With the sound check completed, Alan, Jon and various roadies begin a spirited game of soccer on the floor. Still onstage, Rick is checking out his nine layers of keyboards, Moogs and Mellotrons. Trying out a series of sound effects, he calmly and matter-of-factly rocks the arena with the deafening sound of falling bombs, explosions, sirens, orchestras and a 160-piece choir shouting “hallelujah.”

Backstage, Steve and Chris go through the ritual of tuning up their myriad of guitars. “They . . . wouldn’t . . . let me into . . . the Rickenbacker . . .factory,” Squire gripes between bass thumps. “Haven’t . . . let anybody . . . in there for a . . . long time. Not even Pete Townshend. . . .” He lovingly replaces his tuned instrument in its case. “C’mon,” he motions to his wife Nicki, “let’s go to the hotel.”

At the Sheraton Inn Coffee Shop, the Squires cross-examine the waitress, happy-day tag-named Louise, on the quality of the cheesecake.

“Why don’t you just try it,” pleads Louise, “and if you don’t like it, I won’t charge you for it.” A deal. Louise shuffles off.

It is only after a long pause that Chris agrees to expand on his statement made to Melody Maker that King Crimson mastermind Robert Fripp had “stolen” drummer Bill Bruford from Yes.

“I think Fripp stole Bill’s imagination, one can say that much. Or at least he entreated Bill enough to leave us.”

“He took Bill on a fantasy,” adds Nicki.

“It was friendly persuasion . . .he played upon Bill’s dreams, I think,” says Chris. “Bill always wanted to be involved in a kind of jazzy thing, but I think Bob Fripp launched him into it prematurely. Bill is a young drummer and he could have waited a few more years before really getting involved in any heavy music. You see, that’s the problem with Bill. He really wanted to get places fast. He rushed into it, I feel, with his eyes a little bit closed. Maybe now he’s finding out the consequences.”

“Your cheesecake,” Louise cuts in. Food inspection begins. The talk ends.

In a two-room suite upstairs, Steve, Jon, Eddie, Alan and Rick crowd around the television set patiently waiting out the final moments of Sonny and Cher in anticipation of Elvis: Aloha from Hawaii.

On the phone in an adjacent room, Alec Scott is talking to Lane, who is backstage at the sports Arena with bad news: The PA system is shot, and the show will begin two hours late, at 10 PM.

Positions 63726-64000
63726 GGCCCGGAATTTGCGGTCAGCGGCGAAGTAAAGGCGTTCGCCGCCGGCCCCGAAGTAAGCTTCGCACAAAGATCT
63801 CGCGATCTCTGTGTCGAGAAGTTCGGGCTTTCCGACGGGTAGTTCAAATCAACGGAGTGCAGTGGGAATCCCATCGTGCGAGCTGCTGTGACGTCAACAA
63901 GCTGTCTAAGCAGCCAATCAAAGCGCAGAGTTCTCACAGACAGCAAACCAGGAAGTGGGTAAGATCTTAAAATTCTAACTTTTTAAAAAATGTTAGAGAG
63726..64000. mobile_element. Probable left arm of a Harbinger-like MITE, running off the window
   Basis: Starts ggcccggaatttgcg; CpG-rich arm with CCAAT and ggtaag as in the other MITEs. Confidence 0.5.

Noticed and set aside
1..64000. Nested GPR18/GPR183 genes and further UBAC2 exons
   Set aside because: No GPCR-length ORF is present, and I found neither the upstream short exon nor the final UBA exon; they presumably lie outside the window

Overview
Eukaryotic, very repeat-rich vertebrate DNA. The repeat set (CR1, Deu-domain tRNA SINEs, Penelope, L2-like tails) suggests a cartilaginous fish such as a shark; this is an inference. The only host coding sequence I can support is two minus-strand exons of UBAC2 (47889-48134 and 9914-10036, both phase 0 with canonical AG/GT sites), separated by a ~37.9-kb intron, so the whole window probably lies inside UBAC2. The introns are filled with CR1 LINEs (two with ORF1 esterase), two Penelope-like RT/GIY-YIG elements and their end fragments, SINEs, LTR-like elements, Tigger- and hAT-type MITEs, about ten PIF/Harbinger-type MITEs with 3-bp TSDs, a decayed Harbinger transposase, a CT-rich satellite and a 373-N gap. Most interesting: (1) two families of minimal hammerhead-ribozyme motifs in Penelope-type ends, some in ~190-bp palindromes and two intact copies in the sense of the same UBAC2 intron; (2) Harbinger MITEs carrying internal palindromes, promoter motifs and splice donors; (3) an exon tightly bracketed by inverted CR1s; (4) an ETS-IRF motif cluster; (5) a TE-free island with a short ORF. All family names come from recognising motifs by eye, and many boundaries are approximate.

So it is not until midnight when Stravinsky’s “Firebird,” Yes’ recorded show-opener, swoops from the ailing sound system and a patient sell-out crowd raise some 8500 lighted matches into the air to greet Yes, who tear into “Siberian Khatru.”

The show moves into overtime for the rent-a-cops, and every minute is costing Lenny Stogell several hundreds of dollars. Stogell shrugs it off like a graduate from the Mike Lang Woodstock School of Promotion. “Sure, we’re gonna lose money, but the show ended up doing great and these kids were terrific, waiting for two hours without rioting or causing any kind of trouble. They deserve the best show possible. It’s worth every cent just to see them happy. . . .”

The Yes show takes itself very seriously. Totally devoid of stage patter or theatrics, it is, as Lane put it, “down to the music itself. It isn’t part of the act to piss on the audience and get a big howl. They’re very straight-faced about the whole thing.”

And yet, visually Yes remain quite stunning. With Michael Tate’s intense lighting brightly illuminating each member, yet throbbing in multi-colors with Alan White’s every beat, the image is anything but serene.

This set draws largely from Fragile, The Yes Album and mainly from Close to the Edge, the entire album of which is performed onstage. It is Wakeman, however, who steals the show with a tour de force five-minute solo. His floor-length sequined cape sending slivers of reflection across the sea of faces as he twirls from instrument to instrument stationed around him in semicircle, Wakeman recklessly slams out short excerpts from his Six Wives of Henry the Eighth solo LP interspersed with the repertoire of jarring sound effects. As the dry-ice smoke rises from the floorboards, Steve Howe sounds out the opening licks to “Roundabout,” which is met with a double wave of applause. One for the solo, the other for Yes’ big AM hit of last year. The last song of the set, when the final notes die away it is1:30 Friday morning, a weekday, and a fact which fails to keep the crowd from demanding two lengthy encores of “Starship Trooper” and “Yours Is No Disgrace.”

Taking 20 minutes to summon the strength to rise from the dressing room benches, Yes, generally pleased with their performance for the morning, file slowly out the door and head for the limousines that will deliver them back to the Beverly Hilton.

“Rick?” a glazed longhair nervously approaches Wakeman. “Hello,” Rick replies to the stranger. “Rick, I have something I have to talk with you about. It’s very important. Could we talk?” “Well, I’ll tell you . . . we’re uh . . . just leaving right now. I’m very sorry. Is . . . is something wrong?” “Rick, you must believe me. I’m Jesus Christ. I like your records and I enjoyed your show tonight, but I’m afraid I have to save you. . . .”

“I’m very sorry,” Wakeman apologizes, “but I really have to go. It’s been, uh, nice meeting you though.”

“That’s quite all right, my friend,” Jesus understands. “Someday we’ll meet again along the path. . . .”

Wakeman climbs into the car and slams the door. “Who was that?” asks Alan. Wakeman smiles faintly. “Fellow says he’s Jesus Christ.”

“Oh yeah,” White yawns.

“Yeah. Doesn’t look anything like his pictures, does he?”

Courtesy of Rolling Stone #136 – Cameron Crowe – June 7, 1973